When grass catchers die

Abandoned grass catchers

In years to come, on cold winter nights when folk gather around their fires to warm frozen fingers and swap stories, somebody will inevitably ask, ‘Does anybody remember the Great Grass Catcher Cull of 2011? Spring, I think it was.’

Indeed it was, for I was there on that crisp, clear morning as the first bright rays of the sun began to creep between the terraces and townhouses. Out for my usual constitutional, it was an unexpected sight indeed, as I turned the corner into the lane, to find those three grass catchers lined up like panzer tanks ready to go into battle. I can’t recall ever having seen even one of these in the laneway, so to encounter three all at once arranged in single file like that… well, it’s like bumping into a stegosaurus.

These guys look like they’ve seen plenty of service over the years. They’ve done their duty on the lawn, faithfully catching the clippings as, mouths wide open, they followed on behind their mowers, playing their role in the ongoing battle to keep our lawns neat and trim.

Now they’re ready to be put out to grass, so to speak. Is there a future for old grass catchers? I don’t know the answer to that one but certainly the prospect seems bleak for, in my experience, mower and grass catcher are as one, a lifelong bond, brothers in action. Sure, a mower can survive, even usefully, without its grass catcher, but a grass catcher without a mower is as forlorn as a beached whale.

Perhaps that is what has happened here. A mower has expired, its whirling blades falling still for ever, and as a result, the grass catcher has suddenly become expendable, useless, a catcher with no grass to catch. But why three? Is it possible that this has happened three times and that, on two previous occasions, the catcher has been set aside, saved by a lingering hope that it may one day prove to be useful until, after the third such instance, the realisation has finally dawned that there is no reprieve for these catchers?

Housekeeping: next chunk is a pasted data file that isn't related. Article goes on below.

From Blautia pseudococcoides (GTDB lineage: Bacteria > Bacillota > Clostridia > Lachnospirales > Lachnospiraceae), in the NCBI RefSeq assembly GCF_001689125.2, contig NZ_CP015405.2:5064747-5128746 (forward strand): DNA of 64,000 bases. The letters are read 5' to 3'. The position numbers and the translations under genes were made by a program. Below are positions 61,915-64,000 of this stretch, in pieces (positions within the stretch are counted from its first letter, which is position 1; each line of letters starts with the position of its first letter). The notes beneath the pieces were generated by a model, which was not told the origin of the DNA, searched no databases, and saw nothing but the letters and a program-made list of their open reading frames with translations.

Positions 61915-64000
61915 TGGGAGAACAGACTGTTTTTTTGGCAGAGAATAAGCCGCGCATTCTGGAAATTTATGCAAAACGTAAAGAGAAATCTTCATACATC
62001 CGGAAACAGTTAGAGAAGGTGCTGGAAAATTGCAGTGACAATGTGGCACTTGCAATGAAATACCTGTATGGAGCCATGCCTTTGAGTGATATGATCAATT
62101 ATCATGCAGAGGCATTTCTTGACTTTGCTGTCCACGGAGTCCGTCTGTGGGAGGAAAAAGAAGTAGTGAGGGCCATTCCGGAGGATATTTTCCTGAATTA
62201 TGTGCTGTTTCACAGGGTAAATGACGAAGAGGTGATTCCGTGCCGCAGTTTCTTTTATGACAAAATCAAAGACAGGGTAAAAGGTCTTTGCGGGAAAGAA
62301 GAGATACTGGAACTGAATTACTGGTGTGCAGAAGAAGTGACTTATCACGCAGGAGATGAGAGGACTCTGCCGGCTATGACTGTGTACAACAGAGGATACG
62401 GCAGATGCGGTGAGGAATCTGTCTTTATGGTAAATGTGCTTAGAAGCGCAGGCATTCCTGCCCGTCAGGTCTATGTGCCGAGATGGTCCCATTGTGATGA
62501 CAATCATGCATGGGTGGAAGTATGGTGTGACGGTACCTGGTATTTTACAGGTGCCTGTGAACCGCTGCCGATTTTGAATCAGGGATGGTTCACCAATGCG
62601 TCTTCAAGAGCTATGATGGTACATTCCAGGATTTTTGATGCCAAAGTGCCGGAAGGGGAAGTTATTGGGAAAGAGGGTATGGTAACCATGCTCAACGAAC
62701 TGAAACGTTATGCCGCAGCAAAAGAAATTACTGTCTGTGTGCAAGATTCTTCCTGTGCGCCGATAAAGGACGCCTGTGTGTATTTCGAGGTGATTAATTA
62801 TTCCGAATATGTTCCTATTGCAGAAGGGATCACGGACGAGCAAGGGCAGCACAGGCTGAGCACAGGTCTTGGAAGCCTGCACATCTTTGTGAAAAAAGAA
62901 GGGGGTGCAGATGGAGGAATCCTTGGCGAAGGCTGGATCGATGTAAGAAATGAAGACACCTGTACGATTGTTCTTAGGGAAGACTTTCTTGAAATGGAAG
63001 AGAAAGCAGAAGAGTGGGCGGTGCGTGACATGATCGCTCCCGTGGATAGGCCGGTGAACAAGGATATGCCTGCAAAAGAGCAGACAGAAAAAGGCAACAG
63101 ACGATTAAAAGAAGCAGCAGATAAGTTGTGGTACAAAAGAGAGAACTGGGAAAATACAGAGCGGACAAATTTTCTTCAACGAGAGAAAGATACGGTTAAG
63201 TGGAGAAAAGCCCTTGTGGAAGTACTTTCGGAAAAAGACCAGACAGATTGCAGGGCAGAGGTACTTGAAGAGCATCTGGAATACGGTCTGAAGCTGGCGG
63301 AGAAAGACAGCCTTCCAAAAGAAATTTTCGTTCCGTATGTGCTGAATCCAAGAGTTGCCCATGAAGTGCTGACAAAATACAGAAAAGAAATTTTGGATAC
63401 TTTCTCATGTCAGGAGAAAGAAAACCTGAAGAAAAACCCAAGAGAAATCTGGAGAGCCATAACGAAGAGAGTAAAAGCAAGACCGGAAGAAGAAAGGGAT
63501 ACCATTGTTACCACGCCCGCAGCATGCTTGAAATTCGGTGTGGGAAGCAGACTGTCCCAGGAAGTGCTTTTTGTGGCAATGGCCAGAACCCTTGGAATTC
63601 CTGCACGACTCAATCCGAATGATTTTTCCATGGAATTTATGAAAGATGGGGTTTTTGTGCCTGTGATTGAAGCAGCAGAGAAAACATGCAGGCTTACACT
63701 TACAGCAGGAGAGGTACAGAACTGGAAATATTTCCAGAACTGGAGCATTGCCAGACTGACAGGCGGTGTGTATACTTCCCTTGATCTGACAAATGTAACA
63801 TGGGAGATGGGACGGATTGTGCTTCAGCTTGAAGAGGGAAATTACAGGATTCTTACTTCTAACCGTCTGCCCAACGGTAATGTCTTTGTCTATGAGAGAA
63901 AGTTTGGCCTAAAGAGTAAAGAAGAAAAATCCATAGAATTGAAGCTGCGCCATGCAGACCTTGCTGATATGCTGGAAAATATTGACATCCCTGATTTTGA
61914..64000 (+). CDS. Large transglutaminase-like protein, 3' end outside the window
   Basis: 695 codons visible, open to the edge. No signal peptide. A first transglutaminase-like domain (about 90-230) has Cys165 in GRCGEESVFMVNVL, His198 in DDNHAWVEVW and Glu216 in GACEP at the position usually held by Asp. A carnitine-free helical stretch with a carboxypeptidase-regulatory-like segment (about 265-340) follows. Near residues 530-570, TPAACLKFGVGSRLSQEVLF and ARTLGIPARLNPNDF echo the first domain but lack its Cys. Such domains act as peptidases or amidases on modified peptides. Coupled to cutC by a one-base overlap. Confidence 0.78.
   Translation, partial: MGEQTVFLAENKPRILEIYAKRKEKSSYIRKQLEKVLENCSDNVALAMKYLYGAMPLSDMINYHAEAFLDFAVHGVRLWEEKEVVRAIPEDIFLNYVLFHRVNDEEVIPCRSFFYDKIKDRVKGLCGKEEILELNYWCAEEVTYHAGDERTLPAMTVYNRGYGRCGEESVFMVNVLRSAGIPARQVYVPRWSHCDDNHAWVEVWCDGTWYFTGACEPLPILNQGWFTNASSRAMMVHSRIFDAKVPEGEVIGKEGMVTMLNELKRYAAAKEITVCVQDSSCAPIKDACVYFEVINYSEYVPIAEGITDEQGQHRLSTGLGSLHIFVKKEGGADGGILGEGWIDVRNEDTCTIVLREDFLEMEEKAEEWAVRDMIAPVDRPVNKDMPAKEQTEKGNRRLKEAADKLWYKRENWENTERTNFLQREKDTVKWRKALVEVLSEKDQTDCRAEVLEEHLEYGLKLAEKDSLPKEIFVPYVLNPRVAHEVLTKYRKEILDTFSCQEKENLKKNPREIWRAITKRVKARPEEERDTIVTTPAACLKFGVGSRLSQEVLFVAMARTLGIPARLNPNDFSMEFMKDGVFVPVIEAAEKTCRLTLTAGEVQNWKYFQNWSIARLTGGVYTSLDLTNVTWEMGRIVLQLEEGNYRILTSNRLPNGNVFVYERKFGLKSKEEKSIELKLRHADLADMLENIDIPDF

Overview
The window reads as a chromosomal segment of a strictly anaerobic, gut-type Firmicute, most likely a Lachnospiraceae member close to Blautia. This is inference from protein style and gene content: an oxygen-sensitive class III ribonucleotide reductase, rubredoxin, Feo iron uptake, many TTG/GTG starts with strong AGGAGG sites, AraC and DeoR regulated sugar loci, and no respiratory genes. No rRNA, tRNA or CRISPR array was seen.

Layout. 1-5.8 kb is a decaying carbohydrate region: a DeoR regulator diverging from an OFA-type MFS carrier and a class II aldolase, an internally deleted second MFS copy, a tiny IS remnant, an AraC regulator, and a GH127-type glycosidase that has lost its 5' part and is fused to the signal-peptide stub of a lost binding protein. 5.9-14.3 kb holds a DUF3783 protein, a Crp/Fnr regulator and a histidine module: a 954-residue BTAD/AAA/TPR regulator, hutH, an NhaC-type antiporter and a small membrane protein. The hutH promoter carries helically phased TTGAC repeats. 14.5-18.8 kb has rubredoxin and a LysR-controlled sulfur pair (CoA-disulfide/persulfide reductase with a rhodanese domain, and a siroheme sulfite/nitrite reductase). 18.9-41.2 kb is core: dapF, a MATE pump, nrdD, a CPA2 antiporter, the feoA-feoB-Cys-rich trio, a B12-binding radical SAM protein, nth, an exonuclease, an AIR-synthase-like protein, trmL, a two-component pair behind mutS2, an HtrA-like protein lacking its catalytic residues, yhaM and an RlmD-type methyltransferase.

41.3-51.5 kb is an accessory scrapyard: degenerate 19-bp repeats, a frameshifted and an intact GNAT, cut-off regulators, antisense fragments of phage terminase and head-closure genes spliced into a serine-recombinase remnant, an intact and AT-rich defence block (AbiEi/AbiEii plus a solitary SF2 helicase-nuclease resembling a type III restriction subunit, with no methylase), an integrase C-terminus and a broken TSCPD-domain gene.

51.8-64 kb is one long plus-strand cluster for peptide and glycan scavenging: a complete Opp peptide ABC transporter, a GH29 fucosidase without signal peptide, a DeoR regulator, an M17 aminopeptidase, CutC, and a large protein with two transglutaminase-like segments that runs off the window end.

Or, even more unlikely, maybe three mowers succumbed at once, instantly leaving three catchers destitute. That seems improbable. Why would anybody have three working mowers of similar vintage which, remarkably, all decide to throw their final clip at roughly the same time, as if in sympathy with each other? Three dud mowers simultaneously – or at least in close proximity – is a coincidence beyond comprehension.

No, I’m inclined to view this as an accumulation of catchers, a distinct lineage which has seen catching duties passed down from one to the other until this moment when they find themselves united in their disposal. Catchers scorned together. It’s like Lear and his fool, watched over by Kent, cast out onto the blasted heath.

And maybe, just maybe, this speaks to a wider shift in public tastes and lawn horticulture trends in particular. This is not just a story about three grass catchers made redundant; it also raises questions about the continued existence of grass catchers en masse. Is there a future for grass catchers of the rye in the age of the patio? What about the fashion for mulching mowers that require no catching at all? What does it all portend? It’s a tricky question and one which obviously preoccupies many a lawn aficionado. As one lawn expert put it, the question of whether or not to catch or mulch is: “One of the heaviest burdens on the mind of any homeowner.”

So there you have it. Maybe the appearance of these three amigos is simply the consequence of one homeowner who could no longer carry such a burden and so, when push came to shove, the catchers had to go.


More discarded grass catchers sans mowers. Opinion is divided on whether these appearances presage another ruthless purge along the lines of the Great Cull of Spring 2011, or whether they are just one-off events, solitary grass catchers that have out-lived their usefulness. Lacking further evidence, I am inclined towards the latter view but, as ever, only time will tell.

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